Edem Orazly depicted all this and many more in his thrilling book. Bearing in mind that the reader likes to read only interesting books, he wrote his story as a detective novel. Using this device he made the reader find out the details of the genocide of Crimean Tatar people. Thus, he told people, who had no idea of what the communists were doing in their own country in every detail that even the historians do not find necessary to tell. The reader, when opens the book, reads it literally at one sitting. This is a real skill of a gifted writer: the ability to present not very pleasant for the perception historic material in an interesting and gripping way.
     Aydyn Shem’s novel is read with the same interest. However, in order to captivate the reader’s attention the author of “Blue Mustangs” invented the fantastic idea, to be precisely – mystic idea of existence of blue mustangs in the Crimean Mountains. This is the beginning of the novel. To author’s mind, the reader has to swallow the bait, and then absorbed in the narration; take the main point of the novel – the description of the hardships of victimized people. I can not say, to what extend the author was right, trying to draw the reader’s attention to the mystic idea. Personally I was not convinced in existence of mythic ghosts, left after the deportation of the indigenous population of the Crimea. However, the description of the fate of the victimized people, set out in several complicated plot lines, was made on such high professional level that, to my mind, there was no need to tell the fairytale about non-existent blue mustangs, in order to draw the reader’s attention to the novel. The content of the novel literally rock the reader, constantly holding him in tension and not letting him go. To my firm conviction, the author’s special accentuation of the reader’s attention on mystics with its flying spirits, returning to the Crimea from captivity and the ghosts of wild mustangs, waiting for them, does nothing but discredit the serious literary work, like, saying, the vulgar setting reduces the price of a ring with a big diamond.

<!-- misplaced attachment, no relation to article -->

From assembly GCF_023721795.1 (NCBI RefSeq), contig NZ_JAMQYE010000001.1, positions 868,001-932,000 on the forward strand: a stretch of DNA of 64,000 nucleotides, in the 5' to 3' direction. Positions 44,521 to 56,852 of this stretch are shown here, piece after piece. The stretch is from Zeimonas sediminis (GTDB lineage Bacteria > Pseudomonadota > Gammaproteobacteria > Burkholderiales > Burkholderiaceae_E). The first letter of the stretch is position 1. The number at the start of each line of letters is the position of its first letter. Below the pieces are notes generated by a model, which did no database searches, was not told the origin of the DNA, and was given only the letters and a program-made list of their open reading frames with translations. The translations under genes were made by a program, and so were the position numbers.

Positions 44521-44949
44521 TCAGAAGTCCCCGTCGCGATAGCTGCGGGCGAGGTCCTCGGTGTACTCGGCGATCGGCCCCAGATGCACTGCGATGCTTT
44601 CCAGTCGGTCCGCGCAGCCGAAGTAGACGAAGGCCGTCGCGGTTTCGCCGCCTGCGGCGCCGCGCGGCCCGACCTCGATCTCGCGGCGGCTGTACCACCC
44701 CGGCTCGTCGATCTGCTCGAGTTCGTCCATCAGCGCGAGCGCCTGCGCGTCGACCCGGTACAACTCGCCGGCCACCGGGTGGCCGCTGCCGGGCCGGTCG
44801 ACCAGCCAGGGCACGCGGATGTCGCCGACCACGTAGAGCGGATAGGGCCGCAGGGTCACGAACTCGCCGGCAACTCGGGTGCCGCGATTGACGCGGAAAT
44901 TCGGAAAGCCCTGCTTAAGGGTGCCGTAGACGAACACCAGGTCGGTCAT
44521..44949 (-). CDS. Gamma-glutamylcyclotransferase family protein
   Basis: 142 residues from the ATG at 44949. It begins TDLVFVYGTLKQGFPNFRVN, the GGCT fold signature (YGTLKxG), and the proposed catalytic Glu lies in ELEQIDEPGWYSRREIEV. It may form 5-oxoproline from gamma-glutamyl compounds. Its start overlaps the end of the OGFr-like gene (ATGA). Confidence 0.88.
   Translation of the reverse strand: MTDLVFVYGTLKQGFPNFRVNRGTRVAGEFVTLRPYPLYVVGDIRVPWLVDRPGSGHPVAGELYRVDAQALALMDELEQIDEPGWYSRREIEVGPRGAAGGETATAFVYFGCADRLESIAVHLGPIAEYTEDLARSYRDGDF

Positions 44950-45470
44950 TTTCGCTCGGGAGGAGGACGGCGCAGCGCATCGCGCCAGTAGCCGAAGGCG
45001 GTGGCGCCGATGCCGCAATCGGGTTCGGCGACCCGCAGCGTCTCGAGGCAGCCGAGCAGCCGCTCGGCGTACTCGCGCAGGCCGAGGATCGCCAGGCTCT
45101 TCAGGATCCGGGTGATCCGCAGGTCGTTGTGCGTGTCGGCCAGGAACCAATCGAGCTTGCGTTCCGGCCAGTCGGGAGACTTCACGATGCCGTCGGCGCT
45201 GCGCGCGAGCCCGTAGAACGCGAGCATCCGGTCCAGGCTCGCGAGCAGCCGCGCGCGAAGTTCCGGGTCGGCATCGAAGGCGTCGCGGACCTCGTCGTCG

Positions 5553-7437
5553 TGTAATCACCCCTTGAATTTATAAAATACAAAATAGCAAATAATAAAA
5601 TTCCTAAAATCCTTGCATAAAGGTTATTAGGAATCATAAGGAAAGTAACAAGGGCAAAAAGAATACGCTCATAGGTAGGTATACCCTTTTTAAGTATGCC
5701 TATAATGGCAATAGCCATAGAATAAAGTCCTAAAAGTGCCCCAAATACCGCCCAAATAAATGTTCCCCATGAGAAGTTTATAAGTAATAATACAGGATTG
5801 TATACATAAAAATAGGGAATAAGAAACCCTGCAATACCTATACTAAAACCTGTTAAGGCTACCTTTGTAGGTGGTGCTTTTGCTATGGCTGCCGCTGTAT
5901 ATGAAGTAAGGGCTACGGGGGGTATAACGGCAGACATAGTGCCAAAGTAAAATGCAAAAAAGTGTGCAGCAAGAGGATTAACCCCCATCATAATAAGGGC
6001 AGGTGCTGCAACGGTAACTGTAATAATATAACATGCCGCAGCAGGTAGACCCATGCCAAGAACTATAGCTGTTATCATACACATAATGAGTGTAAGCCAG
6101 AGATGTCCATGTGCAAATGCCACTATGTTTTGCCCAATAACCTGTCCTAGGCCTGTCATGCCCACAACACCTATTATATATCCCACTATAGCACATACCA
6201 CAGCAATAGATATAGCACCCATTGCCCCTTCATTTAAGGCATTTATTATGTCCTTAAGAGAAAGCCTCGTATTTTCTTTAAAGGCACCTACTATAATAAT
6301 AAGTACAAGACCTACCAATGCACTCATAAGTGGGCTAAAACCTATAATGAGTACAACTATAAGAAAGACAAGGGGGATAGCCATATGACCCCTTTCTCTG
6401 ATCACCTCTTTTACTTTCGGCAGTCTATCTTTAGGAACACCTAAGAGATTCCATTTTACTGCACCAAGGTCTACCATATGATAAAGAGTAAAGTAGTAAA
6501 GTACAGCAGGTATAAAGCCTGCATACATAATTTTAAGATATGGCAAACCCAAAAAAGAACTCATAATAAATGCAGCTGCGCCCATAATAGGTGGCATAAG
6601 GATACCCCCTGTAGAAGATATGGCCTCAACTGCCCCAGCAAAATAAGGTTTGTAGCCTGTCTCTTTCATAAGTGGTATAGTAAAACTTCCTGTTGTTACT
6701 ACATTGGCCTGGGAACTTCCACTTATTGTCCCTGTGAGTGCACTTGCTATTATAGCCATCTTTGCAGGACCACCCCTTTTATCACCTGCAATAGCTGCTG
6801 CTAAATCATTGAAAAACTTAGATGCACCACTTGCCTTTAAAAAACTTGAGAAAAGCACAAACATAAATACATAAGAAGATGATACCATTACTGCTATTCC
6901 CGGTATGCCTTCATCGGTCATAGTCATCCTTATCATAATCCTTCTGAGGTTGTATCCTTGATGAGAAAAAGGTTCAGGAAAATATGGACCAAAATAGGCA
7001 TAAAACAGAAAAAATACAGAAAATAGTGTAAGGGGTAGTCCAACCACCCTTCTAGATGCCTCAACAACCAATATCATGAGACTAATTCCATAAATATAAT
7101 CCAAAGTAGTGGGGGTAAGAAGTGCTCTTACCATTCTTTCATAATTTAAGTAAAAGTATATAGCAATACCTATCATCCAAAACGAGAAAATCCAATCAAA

Certainly the offspring, studying the history of the communist governing the country, would reject the mystic fantasy of the author, leaving just the realistic description of the deportation of people and its life in exile. However, it is very unpleasant that they will speak uncomplimentary of the novel’s author, regarding his literary device as sincere believe of not quite sane person in a miracle. This is not true of course.
     Ervin Umerov unlike the preceding authors is a professional writer. Besides he is younger them, and does not remember the deportation. However, he described it in his book. He also described tragic up to despair life of the first Crimean Tatar repatriates in the Crimea. The reader’s hair stands on end when he reads about the persecution of the invaders over the returning brave indigenous people of the Crimea. This book is hard to read. Not every reader has nerves strong enough to read this book. To my mind one should mind the limits when presenting the negative literary material. In fact the writer’s goal is to deliver the reader the information desired. If the author does beyond the limits of negative emotions the reader could set aside the book.
     But the book, beyond the question, is written by the professional.